Skip to Main Content


  • Pyothorax: Pus within pleural cavity, usually thick, creamy, malodorous

    • Etiology includes:

    • -In setting of pneumonia, lung abscess, bronchiectasis, it is referred to as parapneumonic (60%)

      -Postsurgical (20%)

      -Post-traumatic (10%)

      -Less common causes include esophageal rupture and other chest wall or mediastinal infections

    • 3 temporal phases:

    • 1. Acute exudative

      -Sterile low viscosity pleural fluid

      -Low WBC count and lactic dehydrogenase (LDH)

      -Normal glucose

      -Normal pH

      2. Transitional (fibrinopurulent)

      -Increase in turbidity, WBC, and LDH

      -Low glucose and pH

      -Fibrin deposited thereby fixing the lung

      3. Chronic organizing

      -Occurs 7-28 days after disease onset

      -Exudates thickens, causing further fixation of lung

      -pH < 7.0

      -Glucose < 40 mg/dL




  • • Most organisms are anaerobic bacteria: bacteroides, fusobacterium, peptococcus

    Staphylococcus is cause in > 90% of children under 2 years; common cause in adults also

    E coli, Pseudomonas cause 66% of aerobic, gram-negative empyemas

    • Rarely fungi and Entamoeba histolytica can cause empyemas

    • Average number of bacterial species isolated: 3.2 per patient

    Incidence of complications with Staph pneumonias in adults:

    • -Abscess (25%)

      -Empyema (15%)

      -Effusion (30%)

    Incidence of complications with Staph pneumonias in kids:

    • -Abscess (50%)

      -Empyema (15%)

      -Pneumatocele (35%)

      -Effusion (55%)


Symptoms and Signs


  • • Rarely asymptomatic

    • Fever, pleuritic chest pain, dyspnea, hemoptysis, cough

    • Tachycardia, anemia, tachypnea, diminished breath sounds, clubbing


Imaging Findings


  • Chest film and chest CT:

    • -Pneumonia

      -Lung abscess

      -Pleural effusion

      -Mediastinal shift away if large empyema


  • • Thoracentesis is diagnostic

    • -In early empyema, pleural fluid may not be purulent

      -pH < 7.0

      -Glucose < 40 mg/dL

      -LDH > 1000 U/L

      -Suggests evolving empyema despite negative Gram stain and culture

      -Frank pus usually develops later in empyema development


  • Chest CT: May be necessary if loculated

    Bronchoscopy: Performed to exclude presence of endobronchial obstruction

    Thoracentesis: Diagnostic


  • • Goals:

    • -Control infection

      -Remove purulent material with lung reexpansion

      -Eliminate underlying disease process

    • Options:

    • -Repeated thoracentesis

      -Chest tube drainage

      -Rib resection with open drainage

      -Decortication and empyemectomy


      -Muscle flap closure


Treatment Algorithm: Empyema


  • • Clear thoracentesis

    • -Check Gram stain and culture

      -If positive, thoracentesis/chest tube

      -If negative, check pH, glucose, LDH; chest tube if indicated

    • Pus on thoracentesis

    • -Place chest tube

      -Convert to open drainage

      -Perform sinogram: No cavity, then withdraw tube; small cavity, evaluate how well drained—if well drained, then slowly advance tube—if not well drained, then consider rib resection, thoracoscopy, or new chest tube; large cavity, if well drained, slowly advance tube—if no reexpansion, consider decortication—if not well drained, consider early decortication, rib resection, or Eloesser procedure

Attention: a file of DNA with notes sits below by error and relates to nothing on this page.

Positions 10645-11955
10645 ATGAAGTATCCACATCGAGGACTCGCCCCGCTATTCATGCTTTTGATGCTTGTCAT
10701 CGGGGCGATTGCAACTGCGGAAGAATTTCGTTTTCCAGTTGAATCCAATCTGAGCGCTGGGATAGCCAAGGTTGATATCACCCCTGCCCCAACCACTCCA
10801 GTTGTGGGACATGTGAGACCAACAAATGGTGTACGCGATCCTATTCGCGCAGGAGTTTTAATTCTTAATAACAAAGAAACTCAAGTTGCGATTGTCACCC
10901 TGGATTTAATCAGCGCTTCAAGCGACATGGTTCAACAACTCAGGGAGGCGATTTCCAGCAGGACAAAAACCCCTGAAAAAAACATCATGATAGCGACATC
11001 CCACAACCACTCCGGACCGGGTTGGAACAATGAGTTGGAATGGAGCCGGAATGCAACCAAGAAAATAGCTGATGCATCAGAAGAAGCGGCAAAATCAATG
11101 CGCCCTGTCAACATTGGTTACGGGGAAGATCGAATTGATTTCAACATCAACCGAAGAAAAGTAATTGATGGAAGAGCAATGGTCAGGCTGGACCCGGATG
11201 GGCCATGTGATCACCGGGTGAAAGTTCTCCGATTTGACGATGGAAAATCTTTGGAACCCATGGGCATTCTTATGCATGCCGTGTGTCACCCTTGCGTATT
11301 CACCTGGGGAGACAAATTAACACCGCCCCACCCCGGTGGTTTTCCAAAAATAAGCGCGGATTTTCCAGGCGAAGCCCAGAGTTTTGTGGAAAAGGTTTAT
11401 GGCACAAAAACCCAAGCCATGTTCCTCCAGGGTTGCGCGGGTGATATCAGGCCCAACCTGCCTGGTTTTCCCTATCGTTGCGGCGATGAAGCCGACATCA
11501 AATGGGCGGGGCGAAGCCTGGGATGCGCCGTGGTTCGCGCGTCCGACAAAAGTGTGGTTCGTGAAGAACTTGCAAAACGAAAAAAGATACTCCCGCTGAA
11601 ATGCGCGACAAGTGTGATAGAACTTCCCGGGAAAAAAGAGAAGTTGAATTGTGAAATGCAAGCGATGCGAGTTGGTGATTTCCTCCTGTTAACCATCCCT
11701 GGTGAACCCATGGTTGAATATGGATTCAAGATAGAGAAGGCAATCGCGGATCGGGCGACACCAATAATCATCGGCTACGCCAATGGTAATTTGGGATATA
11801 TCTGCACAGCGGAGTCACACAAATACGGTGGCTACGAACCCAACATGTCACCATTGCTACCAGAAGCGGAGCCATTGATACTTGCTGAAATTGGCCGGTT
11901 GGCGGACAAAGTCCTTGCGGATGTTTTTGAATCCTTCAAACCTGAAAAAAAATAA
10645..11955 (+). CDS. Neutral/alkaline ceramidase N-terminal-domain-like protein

• Residual spaces, continued sepsis: Consider open drainage procedures 10-14 days after chest tube (allows time for pleural fusion

    • Rib resection: Of short segments of 1-3 ribs in dependent portion

    • Eloesser procedure: Simple rib resection and open flap drainage

    • Creation of U-shape flap: Chest wall sewn to parietal pleura with rib resection

    • ...

Want remote access to your institution's subscription?

Sign in to your MyAccess profile while you are actively authenticated on this site via your institution (you will be able to verify this by looking at the top right corner of the screen - if you see your institution's name, you are authenticated). Once logged in to your MyAccess profile, you will be able to access your institution's subscription for 90 days from any location. You must be logged in while authenticated at least once every 90 days to maintain this remote access.


About MyAccess

If your institution subscribes to this resource, and you don't have a MyAccess profile, please contact your library's reference desk for information on how to gain access to this resource from off-campus.

Subscription Options

AccessSurgery Full Site: One-Year Subscription

Connect to the full suite of AccessSurgery content and resources including more than 160 instructional videos, 16,000+ high-quality images, interactive board review, 20+ textbooks, and more.

$995 USD
Buy Now

Pay Per View: Timed Access to all of AccessSurgery

24 Hour Subscription $34.95

Buy Now

48 Hour Subscription $54.95

Buy Now

Pop-up div Successfully Displayed

This div only appears when the trigger link is hovered over. Otherwise it is hidden from view.